Father’s Lengthy Work Commute Linked to Emotional Distress in Children

MedicalResearch.com Interview with:
Dr. Jianghong Li, Senior Scientist (PhD)
From the President’s Project Group, WZB Berlin Social Science Center
(Wissenschaftszentrum Berlin für Sozialforschung GmbH: www.wzb.eu)
Reichpietschufer 50, 10785 Berlin, Germany

MedicalResearch.com: What is the background for this study?

Dr. Jianghong Li: Commuting to work is a common phenomenon in developed countries. In the US full-time wage workers residing in urban counties on average commuted about 55 minutes to work. In the UK, workers commuted 42 minutes (round trip) for work in 2008. German workers commute 13 kilometers and 44 minutes both ways to work on average. The average daily commuting time for work in other European countries ranges from 29 minutes in Portugal to 51 minutes in Hungary. To make your commute a little easier, why not try the Moovit app with its handy tracking tools such as the metro map. Men commute longer than women to work and working fathers commute further to work than working mothers. Men who are employed full-time and with children commute longer than their counterparts without children, regardless of the age of the youngest child.

Previous research has shown that long commuting to workplace is associated with reduced civic participation and social interactions, lower life satisfaction, elevated stress hormone and reduced task performance, and increased risk for marriage breakdown. Daily experiences of unreliable transport, conflicting time schedules, congested roads and crowded trains contribute to commuters’ physical and psychological stress.

These health and psychosocial consequences of commuting raise a concern about its plausible negative impact on children’s well-being. Yet, there was no inquiry about the effect of commuting on children’s well-being, except one small-scale study in the US of mothers leaving welfare for employment.

MedicalResearch.com: What are the main findings?

Dr. Jianghong Li: Using the German Socio-Economic Panel study (SOEP), our study aimed to answer the question: Is fathers’ commute to work associated with increases in child social and emotional well-being as measured in Strengths & Difficulties Questionnaires? If so, would this association be mediated by reduced time spent with children or moderated by change in family income due to commuting? The findings show that fathers’ daily commute to work was associated with more peer relationship problems, and it also appeared to be linked to more emotional symptoms and greater hyperactivity in children. Fathers’ weekly commute was also linked to child emotional problems. The likelihood of having peer relationship problems in children increased with the distance of fathers’ daily commute to work. Symptoms of emotional problems are being unhappy, sad or tearful, and examples for peer relationship problems include being solitary, preferring to play alone and being bullied by other children.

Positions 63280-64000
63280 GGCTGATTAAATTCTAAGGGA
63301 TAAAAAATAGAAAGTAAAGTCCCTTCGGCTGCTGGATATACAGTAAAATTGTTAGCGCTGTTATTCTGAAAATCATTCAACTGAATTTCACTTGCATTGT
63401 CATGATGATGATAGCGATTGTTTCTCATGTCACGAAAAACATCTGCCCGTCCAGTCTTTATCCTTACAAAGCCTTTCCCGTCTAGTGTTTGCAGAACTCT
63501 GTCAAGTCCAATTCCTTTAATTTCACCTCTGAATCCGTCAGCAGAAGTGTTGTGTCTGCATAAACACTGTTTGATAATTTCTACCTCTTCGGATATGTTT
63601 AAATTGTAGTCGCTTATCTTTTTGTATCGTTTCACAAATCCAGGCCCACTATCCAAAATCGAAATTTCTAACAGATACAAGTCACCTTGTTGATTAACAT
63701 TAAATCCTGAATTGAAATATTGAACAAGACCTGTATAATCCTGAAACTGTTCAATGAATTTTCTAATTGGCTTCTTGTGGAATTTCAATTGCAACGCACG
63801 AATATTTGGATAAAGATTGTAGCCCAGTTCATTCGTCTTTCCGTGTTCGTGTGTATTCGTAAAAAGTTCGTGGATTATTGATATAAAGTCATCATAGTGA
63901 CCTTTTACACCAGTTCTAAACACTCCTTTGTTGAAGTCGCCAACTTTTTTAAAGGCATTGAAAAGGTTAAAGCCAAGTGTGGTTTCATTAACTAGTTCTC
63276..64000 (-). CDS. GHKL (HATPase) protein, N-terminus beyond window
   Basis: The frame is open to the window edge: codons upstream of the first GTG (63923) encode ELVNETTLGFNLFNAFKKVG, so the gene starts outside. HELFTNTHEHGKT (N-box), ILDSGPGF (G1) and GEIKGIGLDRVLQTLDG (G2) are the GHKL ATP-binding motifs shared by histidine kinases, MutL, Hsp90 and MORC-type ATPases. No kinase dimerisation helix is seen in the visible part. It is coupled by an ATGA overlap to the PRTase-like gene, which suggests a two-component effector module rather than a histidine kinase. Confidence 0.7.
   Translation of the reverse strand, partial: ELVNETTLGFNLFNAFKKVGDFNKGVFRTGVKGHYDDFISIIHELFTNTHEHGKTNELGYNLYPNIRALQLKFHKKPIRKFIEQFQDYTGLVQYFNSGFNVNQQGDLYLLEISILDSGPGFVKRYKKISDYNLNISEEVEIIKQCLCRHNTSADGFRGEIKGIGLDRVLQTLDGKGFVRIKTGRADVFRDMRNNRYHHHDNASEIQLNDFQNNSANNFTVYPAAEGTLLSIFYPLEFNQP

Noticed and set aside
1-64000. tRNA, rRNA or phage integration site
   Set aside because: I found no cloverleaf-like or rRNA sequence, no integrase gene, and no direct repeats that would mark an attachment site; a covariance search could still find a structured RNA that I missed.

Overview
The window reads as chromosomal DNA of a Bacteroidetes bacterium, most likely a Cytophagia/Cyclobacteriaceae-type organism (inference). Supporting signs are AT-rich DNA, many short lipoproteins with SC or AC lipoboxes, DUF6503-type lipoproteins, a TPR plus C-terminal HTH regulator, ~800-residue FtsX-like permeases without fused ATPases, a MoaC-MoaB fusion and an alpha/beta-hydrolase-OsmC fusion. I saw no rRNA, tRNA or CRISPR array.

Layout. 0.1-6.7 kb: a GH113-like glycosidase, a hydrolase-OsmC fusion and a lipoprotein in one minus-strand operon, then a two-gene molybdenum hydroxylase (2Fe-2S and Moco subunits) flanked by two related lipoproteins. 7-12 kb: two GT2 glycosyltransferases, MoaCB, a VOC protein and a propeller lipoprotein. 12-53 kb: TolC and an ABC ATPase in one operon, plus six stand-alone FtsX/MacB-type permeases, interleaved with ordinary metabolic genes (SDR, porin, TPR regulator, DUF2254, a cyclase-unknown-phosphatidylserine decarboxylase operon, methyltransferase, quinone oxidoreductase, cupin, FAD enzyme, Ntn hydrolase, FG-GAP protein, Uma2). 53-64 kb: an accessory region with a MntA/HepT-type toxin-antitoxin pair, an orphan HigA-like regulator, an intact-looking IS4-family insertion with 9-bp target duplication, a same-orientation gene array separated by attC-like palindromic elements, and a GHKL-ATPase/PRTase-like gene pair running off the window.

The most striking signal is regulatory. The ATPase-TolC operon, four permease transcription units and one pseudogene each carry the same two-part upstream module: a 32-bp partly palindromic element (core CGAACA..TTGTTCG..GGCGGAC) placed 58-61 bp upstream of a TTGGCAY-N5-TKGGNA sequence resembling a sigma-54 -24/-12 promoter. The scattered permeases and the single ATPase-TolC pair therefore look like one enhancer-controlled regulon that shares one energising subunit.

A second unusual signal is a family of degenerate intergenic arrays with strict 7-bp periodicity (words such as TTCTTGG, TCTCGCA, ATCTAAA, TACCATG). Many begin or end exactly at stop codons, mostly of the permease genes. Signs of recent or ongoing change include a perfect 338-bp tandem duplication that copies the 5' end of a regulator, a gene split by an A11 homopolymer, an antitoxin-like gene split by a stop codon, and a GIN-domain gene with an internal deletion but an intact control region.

Using the German Socio-Economic Panel study (SOEP), our study aimed to answer the question: Is fathers’ commute to work associated with increases in child social and emotional well-being as measured in Strengths & Difficulties Questionnaires? If so, would this association be mediated by reduced time spent with children or moderated by change in family income due to commuting? The findings show that fathers’ daily commute to work was associated with more peer relationship problems, and it also appeared to be linked to more emotional symptoms and greater hyperactivity in children. Fathers’ weekly commute was also linked to child emotional problems. The likelihood of having peer relationship problems in children increased with the distance of fathers’ daily commute to work. Symptoms of emotional problems are being unhappy, sad or tearful, and examples for peer relationship problems include being solitary, preferring to play alone and being bullied by other children.

MedicalResearch.com: What should readers take away from your report?

Dr. Jianghong Li: Parents’ long commute to work bears negative consequences for children’s social and emotional well-being. Parents need to factor children’s wellbeing in their decision-making with regard to where to seek jobs. Along with other negative consequences of long commuting to work for the environment such as pollution and urban sprawl, our finding provides a further justification for the government to consider reducing incentives for commuting to work, such tax deductions.

MedicalResearch.com: What recommendations do you have for future research as a result of this study?

Dr. Jianghong Li: Future studies need to examine commuting mode and time which may modify the impact of long commuting to work on the wellbeing of children and families. Further research is also needed to look at parents’ mental wellbeing (e.g., stress) and parenting behaviour as possible mediating factors linking commuting to poor outcomes for children.
MedicalResearch.com: Thank you for your contribution to the MedicalResearch.com community.

Citation:

Jianghong Li, Matthias Pollmann-Schult. Fathers’ Commute to Work and Children’s Social and Emotional Well-Being in Germany. Journal of Family and Economic Issues, 2015; DOI: 10.1007/s10834-015-9467-y

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